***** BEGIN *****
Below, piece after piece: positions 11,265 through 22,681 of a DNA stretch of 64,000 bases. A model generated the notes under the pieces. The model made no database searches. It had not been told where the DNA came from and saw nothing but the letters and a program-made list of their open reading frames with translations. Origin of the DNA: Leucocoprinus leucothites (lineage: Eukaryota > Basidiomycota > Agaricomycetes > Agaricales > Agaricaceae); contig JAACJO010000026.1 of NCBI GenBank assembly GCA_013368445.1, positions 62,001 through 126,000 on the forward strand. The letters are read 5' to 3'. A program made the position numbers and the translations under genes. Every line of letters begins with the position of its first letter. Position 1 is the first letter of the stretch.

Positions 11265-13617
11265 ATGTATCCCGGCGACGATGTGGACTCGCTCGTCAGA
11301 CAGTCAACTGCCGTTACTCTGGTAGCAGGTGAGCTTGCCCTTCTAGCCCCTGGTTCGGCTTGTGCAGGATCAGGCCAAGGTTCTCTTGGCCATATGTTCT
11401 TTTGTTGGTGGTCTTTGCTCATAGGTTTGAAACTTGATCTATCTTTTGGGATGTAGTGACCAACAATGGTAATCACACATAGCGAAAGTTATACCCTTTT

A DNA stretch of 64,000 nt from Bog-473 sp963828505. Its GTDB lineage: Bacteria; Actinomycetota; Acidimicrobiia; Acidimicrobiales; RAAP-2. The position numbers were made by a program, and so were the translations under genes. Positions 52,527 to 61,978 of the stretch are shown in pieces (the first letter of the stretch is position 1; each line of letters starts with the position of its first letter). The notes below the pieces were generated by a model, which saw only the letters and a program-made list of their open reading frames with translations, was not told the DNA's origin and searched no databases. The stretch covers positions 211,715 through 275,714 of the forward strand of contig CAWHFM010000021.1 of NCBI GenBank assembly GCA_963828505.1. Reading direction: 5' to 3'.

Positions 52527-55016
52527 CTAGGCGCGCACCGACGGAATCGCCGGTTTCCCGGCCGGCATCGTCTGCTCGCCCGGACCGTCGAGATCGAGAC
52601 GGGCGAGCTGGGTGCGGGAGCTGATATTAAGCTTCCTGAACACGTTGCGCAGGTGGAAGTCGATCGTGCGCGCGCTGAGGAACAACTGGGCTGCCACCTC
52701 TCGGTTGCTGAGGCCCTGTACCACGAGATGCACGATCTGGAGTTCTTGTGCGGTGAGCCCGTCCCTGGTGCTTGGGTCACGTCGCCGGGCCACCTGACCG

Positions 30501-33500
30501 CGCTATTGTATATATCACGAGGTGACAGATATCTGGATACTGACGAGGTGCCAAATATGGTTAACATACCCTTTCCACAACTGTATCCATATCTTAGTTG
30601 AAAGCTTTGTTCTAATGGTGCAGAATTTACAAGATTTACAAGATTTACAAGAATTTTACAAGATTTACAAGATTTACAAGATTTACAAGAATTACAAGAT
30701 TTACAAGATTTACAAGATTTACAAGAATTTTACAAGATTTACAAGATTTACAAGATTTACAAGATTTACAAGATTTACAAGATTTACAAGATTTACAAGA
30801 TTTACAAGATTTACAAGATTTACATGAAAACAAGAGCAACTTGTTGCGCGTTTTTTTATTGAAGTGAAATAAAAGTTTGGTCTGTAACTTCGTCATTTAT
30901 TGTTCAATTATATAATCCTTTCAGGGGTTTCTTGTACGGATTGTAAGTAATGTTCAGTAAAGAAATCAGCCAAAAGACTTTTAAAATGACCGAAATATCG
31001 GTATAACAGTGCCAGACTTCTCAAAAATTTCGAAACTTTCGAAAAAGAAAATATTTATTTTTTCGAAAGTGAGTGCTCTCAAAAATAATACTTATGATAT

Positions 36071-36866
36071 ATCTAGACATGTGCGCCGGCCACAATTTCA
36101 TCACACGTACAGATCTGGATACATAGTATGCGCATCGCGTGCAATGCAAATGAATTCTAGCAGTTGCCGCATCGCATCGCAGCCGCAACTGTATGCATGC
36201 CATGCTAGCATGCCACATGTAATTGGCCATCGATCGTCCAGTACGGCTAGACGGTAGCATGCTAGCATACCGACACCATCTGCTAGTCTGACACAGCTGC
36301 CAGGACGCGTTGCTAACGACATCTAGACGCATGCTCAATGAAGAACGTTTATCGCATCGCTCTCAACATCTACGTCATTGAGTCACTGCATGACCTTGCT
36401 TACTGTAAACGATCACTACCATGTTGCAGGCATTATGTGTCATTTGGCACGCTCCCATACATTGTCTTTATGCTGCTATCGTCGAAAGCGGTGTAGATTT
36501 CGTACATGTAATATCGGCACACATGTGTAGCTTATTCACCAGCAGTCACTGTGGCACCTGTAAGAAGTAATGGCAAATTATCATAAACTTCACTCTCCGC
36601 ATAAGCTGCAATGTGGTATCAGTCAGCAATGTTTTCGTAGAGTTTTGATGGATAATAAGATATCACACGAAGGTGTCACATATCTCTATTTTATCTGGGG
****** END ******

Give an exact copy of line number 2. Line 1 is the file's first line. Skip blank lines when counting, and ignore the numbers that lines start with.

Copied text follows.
Positions 11265-13617